2. Except, back in the 1990’s, a terrible court decision DID declare online platforms to be publishers like newspapers.

                So, in summary, whether they are publishers (according to the courts), or bookstores/libraries (according to you), none of those institutions have or need Section 230 protection.

                I.e., so far, you have not been able to come up with any argument why these companies require Section 230 protection.

    2. You need to learn to read.

      Just because all words are made from the same alphabet does not make them equal. Some mean different things.

      You can’t go by the number of letters in words, or the average height in each word.

      You have to actually understand words, especially in the context of other words.

      You fail.

        1. Not as stunning as the extent of your retardedness.

          1. You’ve got remarkably little material

            1. You’re worth no better.

    3. Balance, you see. the Ds are finally catching up to the bad orange man who thinks that blocking Mitch McConnell live streaming his own lynching and not blocking any proggy who wants to wood chipper Nick Sandman is unfair editorializing. They merely want to change the Constitution to ban books and movies, “hate speech” like ‘misgenndering’ someone, and throw climate denialists in jail. Totes catching up.

  2. Holy crap, that’s your analysis?

    First, the Democrats are not joining Trump in seeking to police speech. They are well into a multi-year push on that front. Hell, even if you discard all the attempts to get Limbaugh and Hannity muzzled through resurrecting the fairness doctrine, you’ve still got the well-coordinated push into policing “fake news” that was spearheaded by the Obama administration and associated “grass roots” organizations.

    Remember how they got everyone all worked up about fake news stories and then started pushing for “truth commissions” to stop people from spreading false reports? Remember how they came up with the idea of using non-partisan fact checkers to do that? (And remember how those same “grass roots” organizations were the ones who created the supposedly non-partisan fact check organizations?)

    Remember the last 3-4 years at all? How Facebook created a truth panel to decide which stories they would allow to be covered on their system? Remember how that non-partisan group included some of the most extreme progressives they could find? and remember how people on the right started complaining about shadow bans?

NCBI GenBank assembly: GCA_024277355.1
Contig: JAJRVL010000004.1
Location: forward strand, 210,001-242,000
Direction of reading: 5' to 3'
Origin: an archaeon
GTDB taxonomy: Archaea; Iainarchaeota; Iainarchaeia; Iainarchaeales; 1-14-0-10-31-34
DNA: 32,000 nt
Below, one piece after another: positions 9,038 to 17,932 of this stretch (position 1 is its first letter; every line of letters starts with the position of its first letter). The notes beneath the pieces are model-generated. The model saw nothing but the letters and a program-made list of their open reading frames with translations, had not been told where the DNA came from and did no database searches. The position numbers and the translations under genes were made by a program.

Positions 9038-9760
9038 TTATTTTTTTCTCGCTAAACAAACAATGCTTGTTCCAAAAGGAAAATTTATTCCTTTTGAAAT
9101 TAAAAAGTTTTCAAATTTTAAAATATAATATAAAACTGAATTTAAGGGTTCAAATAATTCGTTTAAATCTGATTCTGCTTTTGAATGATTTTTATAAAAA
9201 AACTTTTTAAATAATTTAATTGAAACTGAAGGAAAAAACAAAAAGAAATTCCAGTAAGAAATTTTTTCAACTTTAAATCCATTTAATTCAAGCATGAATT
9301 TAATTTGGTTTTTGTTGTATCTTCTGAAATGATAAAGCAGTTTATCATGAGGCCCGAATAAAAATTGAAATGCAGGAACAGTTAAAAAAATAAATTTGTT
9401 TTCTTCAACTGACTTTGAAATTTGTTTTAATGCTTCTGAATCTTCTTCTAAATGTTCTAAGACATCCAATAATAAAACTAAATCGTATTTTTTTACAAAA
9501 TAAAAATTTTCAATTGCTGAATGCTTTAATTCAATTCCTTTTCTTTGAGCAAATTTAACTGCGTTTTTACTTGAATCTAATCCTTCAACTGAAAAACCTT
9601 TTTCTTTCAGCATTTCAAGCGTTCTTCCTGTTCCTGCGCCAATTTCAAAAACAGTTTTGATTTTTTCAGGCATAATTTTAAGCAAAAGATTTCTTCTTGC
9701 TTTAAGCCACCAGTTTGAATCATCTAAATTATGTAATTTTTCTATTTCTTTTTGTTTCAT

None of that ringing a bell at all?

    How about when Alphabet (google) chairman Eric Schmidt formed “The Groundwork” specifically to help Democrats win elections? Remember how he touted its ability to tie in directly to the back end architecture of social media and search companies?

    Really? Trump is the guy who invented policing speech. And now those weak-willed democrats are joining him in calling for this?

    Do people really have some sort of short term memory condition? How can you not remember anything beyond the last 2 weeks?

    1. I’ll start by saying that I agree Trump’s plan here will have some awful consequences, even if well intentioned. Now, the both sides-ism is ridiculous. The democrats are trying to police speech to prevent people from speaking and thinking anything they dislike. A few republicans, including the president, are trying to figure out a way to prevent major platforms from limiting speech. Sure, they are doing it in a self-serving manner since the speech being limited by these companies is typically right-wing/conservative.
      The two things are not equal. The government stepping in on either is not ideal. But it is one thing to assert your side should be able to express itself on major platforms and another to say the opposition isn’t allowed to do so.

      1. But it is one thing to assert your side should be able to express itself on major platforms by force and another to say the opposition isn’t allowed to do so by force.

        See to me and my thinking they are completely equal not on perhaps the points but by which they mean to achieve their goals. And for me to agree to the use force, the problem needs to exceed Internet Flame War aka Culture War level. So yeah both sides are fucking retard. Hilary didn’t lose because of Russian memes and I can find any conservative voice on the internet any day of the week.

        1. And obviously I retarded at HTTML. Goddammit Congress just do the job laid out to you by the constitution – there is enough for you do there – and cut fucking spending.

          1. You know, I would love to know the html to ‘underline’ something. 🙂

              1. Yeah, they don’t have the underline html working right now.

    2. The last time that the Democrats tried to pass this amendment in four years ago the consensus by the writers here was that they did not really mean it to pass so it should not really count against them. Also, it was not like they were attempting to curtail really important speech rights, like burning flags.